The IRS is in your internets, watching your financial transactions

Richard Satran at US News has a scary little piece out about how The Internal Revenue Service collects more than your taxes: "It's also acquiring a huge volume of personal information on taxpayers' digital activities, from eBay auctions to Facebook posts and, for the first time ever, credit card and e-payment transaction records, as it expands its search for tax cheats to places it's never gone before."


  1. You know what? If they’re willing to take the time to calculate my California sales tax from out-of-state purchases for me they’re welcome to it, because I refuse to do that squirrely bullshit myself.

  2. I know I’m a broken record on this… but just imagine if a fraction of this effort was directed towards Goldman Sachs, Moody’s, AIG, and J.P. Morgan. The big refrain in 2008 was “oh it was all just too complex!”  Bullshit. Crowbar that fucking data out of their servers before spending resources going after beanie baby collectors.

    1. Why bother with all that? All those jerks are *clearly* guilty of something. We should just lock them all up for a number of years based on their net worth.

    2. Yeah…somehow tracking and holding banking and corporate entities even vaguely responsible for the 2008 circus and regulating their propensity to park squillions of dollars in offshore tax havens is beyond a government’s ability, but tracking hundreds of millions of individual tax payers or consumers to make sure they pay every last dime in taxes is a-o.k.  Frankly, I’m not the least bit surprised.  Saddened…yes.  Surprised?  No.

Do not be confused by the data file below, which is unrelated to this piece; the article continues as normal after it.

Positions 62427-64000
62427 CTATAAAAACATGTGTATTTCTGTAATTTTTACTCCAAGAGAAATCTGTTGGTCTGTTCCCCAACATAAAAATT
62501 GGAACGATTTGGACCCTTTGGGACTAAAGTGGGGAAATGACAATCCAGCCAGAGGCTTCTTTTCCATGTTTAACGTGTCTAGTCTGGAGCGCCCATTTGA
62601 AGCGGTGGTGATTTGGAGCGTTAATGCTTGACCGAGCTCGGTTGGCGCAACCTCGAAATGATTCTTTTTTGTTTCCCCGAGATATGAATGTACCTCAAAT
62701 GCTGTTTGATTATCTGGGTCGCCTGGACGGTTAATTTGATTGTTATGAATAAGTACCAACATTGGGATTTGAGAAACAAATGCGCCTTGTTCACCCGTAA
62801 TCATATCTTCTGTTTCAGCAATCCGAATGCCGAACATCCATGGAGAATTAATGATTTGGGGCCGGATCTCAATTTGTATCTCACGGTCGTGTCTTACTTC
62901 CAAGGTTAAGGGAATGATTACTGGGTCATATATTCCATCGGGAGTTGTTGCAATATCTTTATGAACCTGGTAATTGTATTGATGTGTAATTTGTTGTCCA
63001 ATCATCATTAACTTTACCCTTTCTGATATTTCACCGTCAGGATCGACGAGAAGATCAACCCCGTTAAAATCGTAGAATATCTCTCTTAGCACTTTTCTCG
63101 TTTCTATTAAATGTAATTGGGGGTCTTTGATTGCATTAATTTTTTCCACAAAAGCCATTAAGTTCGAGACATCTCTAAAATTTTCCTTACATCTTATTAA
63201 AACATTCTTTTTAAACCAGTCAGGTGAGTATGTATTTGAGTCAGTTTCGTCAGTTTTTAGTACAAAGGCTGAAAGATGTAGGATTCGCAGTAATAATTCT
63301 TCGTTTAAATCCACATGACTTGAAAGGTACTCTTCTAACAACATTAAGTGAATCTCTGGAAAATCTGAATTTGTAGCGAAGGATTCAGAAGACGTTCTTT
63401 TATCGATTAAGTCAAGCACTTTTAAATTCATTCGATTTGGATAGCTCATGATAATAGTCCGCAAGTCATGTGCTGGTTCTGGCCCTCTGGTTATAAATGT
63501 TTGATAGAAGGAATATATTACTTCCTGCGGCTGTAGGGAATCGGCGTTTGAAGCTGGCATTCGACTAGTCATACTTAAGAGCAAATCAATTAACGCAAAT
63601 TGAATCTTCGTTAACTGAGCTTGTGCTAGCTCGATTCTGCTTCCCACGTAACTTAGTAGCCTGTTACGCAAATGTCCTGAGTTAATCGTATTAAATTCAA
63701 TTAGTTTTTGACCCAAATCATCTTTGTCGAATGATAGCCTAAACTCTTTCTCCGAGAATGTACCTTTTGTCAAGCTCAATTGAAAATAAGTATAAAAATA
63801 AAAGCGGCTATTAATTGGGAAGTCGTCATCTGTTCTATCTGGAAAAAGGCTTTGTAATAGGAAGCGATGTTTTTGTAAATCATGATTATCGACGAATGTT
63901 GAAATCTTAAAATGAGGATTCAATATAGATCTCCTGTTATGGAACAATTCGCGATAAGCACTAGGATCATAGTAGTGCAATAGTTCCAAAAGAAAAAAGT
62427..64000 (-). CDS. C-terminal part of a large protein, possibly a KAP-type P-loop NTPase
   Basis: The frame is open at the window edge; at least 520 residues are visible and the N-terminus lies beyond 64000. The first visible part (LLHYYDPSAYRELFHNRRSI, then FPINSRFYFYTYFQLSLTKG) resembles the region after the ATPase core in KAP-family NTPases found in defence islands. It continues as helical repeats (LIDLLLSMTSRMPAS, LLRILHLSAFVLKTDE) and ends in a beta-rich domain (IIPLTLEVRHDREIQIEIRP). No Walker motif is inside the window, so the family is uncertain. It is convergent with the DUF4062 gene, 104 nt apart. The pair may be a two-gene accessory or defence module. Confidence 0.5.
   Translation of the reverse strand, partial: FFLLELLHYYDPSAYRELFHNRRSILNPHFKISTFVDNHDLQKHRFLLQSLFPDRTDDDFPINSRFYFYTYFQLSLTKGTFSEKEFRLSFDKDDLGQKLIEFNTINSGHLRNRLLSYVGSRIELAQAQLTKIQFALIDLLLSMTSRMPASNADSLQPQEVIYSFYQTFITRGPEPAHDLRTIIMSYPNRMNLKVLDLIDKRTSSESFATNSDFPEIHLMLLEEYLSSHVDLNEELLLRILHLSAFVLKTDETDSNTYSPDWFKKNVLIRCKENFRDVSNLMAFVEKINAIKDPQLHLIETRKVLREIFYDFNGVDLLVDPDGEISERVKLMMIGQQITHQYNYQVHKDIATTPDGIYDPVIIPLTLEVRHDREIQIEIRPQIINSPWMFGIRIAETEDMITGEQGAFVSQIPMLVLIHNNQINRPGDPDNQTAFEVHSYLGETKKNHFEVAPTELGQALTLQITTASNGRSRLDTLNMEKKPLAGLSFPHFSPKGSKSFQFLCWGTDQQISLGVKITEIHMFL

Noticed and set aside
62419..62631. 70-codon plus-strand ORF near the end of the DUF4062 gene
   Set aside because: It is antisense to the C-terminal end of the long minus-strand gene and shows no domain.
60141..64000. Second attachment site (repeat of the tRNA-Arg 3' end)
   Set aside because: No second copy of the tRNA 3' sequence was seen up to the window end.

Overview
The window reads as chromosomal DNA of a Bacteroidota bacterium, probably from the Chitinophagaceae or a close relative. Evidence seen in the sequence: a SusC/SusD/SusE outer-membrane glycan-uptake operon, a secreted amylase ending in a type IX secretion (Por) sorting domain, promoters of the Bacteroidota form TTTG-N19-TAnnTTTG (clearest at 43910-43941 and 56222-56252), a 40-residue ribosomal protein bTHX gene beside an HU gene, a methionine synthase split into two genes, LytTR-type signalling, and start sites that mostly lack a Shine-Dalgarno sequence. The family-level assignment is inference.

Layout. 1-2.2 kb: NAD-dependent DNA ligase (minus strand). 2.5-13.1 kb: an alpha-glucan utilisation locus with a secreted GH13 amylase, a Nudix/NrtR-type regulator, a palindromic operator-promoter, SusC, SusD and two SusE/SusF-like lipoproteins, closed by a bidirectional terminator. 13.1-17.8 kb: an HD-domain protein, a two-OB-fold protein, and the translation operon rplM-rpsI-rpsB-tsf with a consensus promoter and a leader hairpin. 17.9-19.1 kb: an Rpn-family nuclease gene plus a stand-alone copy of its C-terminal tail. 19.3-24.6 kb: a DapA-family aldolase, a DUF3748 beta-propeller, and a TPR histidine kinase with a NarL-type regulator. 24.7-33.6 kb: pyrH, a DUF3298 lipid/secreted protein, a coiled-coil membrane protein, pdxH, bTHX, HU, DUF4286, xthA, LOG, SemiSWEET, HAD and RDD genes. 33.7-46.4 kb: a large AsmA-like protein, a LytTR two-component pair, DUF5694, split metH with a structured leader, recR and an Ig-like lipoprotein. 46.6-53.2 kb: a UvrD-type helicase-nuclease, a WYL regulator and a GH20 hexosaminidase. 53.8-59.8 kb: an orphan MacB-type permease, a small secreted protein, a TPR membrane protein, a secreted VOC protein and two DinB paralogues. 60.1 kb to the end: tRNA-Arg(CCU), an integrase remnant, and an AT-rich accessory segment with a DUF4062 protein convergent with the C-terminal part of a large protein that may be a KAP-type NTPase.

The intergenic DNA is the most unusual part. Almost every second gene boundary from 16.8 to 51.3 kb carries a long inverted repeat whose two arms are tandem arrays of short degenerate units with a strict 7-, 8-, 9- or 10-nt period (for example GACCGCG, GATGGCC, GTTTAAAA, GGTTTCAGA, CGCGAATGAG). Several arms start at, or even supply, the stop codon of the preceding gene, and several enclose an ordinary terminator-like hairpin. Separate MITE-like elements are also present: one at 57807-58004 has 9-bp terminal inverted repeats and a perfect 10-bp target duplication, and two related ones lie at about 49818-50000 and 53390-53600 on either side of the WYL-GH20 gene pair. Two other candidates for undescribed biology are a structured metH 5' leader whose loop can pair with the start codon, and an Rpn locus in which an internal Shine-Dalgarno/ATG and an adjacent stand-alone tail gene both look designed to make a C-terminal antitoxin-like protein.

1. Think of all the people employed by those entities in hiding those squillions of dollars. Can’t say the same for Joe Public, can you?

  3. Has it occurred to anybody that every businessman in the country is the tax collector for these goons?

  4. mfg it just gets better and better.

    Let alone this is happening in the USA – wait till they start selling the software elsewhere, and watch the news as Kazakhstani minorities disappear off the radar.

  5. Alarmist headline is alarmist. Buried in the article, it says this data is only used for support when an audit has already begun. In other words, no, your Facebook status isn’t going to trigger a raid from the Feds.

    The only other way I can see this being of any value at all is if you reported $10,000 of income, but have a history of purchasing…  I dunno, jet fuel or something. There are very few ways a credit card record could make any difference, because most purchases have no tax consequences.

    Having worked at IRS, I can say with confidence they don’t even have enough personnel to run audits on obvious crooks; they definitely don’t have resources to pay attention to your Facebook.

    1. Always nice to hear a voice of reason, and what you’re saying makes some sense, the fear could be overblown IF the IRS were in come kind of sealed-off silo, but you can be sure other branches of law enforcement, etc…have access to these records and DO have the resources. Law enforcement likes to say the same thing about other kinds of data gathering as your quote about audits: “we just collect it all, we can’t actually USE any of it until we are sure someone’s a criminal” but the temptation to use the data for analysis in the mean time is too great to ignore in many cases. I wish I could absolutely attribute this quote from On The Media a couple Fridays ago, or even get it right, but the gist was:  “The history of governments is riddled with examples of data being used for all kinds of off-the-book personal, and other nefarious business.”

      1.  One other thing:  The IRS generally will die a flaming death before they will share any information they have with other law enforcement agencies.